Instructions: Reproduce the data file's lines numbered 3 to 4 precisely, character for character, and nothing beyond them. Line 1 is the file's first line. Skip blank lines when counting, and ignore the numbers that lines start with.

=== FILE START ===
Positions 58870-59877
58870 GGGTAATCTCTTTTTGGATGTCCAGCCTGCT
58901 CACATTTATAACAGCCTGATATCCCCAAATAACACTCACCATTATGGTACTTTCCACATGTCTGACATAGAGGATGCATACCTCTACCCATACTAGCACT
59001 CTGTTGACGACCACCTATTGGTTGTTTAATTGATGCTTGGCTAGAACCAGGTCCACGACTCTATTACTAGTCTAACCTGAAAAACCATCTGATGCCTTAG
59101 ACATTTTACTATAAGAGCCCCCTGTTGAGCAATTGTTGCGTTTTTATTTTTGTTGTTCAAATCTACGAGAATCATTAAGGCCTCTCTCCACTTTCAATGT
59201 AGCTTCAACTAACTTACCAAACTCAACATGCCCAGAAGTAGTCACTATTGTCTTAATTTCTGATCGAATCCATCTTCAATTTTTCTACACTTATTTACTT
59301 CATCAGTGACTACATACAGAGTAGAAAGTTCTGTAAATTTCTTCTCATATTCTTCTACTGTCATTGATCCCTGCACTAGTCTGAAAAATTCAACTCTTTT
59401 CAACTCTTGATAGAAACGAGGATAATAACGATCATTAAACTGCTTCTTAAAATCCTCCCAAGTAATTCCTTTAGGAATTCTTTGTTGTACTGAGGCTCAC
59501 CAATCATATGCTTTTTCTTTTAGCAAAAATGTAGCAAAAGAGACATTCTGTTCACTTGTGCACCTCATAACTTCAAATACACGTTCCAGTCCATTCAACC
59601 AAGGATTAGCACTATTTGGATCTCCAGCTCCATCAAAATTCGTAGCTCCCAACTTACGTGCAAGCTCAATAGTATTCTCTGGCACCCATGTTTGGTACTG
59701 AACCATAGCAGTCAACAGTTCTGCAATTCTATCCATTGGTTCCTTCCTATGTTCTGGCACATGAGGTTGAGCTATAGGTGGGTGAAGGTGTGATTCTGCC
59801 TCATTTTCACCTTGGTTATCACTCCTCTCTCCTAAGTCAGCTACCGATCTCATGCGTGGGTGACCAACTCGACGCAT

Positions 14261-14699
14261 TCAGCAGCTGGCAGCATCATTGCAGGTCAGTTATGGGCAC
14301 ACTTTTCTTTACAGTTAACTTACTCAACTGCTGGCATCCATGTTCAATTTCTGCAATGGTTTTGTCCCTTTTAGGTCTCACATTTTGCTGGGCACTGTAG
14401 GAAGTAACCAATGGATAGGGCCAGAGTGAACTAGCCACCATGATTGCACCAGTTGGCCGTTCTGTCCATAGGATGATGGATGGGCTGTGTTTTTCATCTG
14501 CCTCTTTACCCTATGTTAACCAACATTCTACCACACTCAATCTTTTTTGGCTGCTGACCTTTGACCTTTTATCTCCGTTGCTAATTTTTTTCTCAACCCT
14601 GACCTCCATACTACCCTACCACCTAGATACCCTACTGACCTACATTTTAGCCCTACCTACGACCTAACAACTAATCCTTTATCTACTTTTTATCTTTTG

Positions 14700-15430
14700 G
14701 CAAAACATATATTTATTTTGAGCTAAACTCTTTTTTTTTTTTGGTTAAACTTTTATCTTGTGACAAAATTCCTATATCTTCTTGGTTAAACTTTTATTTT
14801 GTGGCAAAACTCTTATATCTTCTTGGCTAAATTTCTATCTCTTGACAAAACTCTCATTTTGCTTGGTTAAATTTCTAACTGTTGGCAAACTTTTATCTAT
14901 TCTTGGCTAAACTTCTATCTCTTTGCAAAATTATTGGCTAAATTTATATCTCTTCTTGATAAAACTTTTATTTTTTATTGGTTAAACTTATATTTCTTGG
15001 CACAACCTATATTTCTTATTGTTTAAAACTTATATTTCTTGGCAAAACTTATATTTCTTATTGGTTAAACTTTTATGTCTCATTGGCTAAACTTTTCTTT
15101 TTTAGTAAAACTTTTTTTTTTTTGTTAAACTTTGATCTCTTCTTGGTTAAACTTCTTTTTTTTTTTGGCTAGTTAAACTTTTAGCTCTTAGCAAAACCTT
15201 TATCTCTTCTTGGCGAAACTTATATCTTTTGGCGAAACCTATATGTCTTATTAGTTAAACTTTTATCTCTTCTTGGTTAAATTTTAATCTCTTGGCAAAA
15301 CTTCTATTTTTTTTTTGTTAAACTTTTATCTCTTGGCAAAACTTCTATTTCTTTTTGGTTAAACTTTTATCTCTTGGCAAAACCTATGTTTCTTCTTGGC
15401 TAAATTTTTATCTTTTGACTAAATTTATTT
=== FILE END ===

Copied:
58901 CACATTTATAACAGCCTGATATCCCCAAATAACACTCACCATTATGGTACTTTCCACATGTCTGACATAGAGGATGCATACCTCTACCCATACTAGCACT
59001 CTGTTGACGACCACCTATTGGTTGTTTAATTGATGCTTGGCTAGAACCAGGTCCACGACTCTATTACTAGTCTAACCTGAAAAACCATCTGATGCCTTAG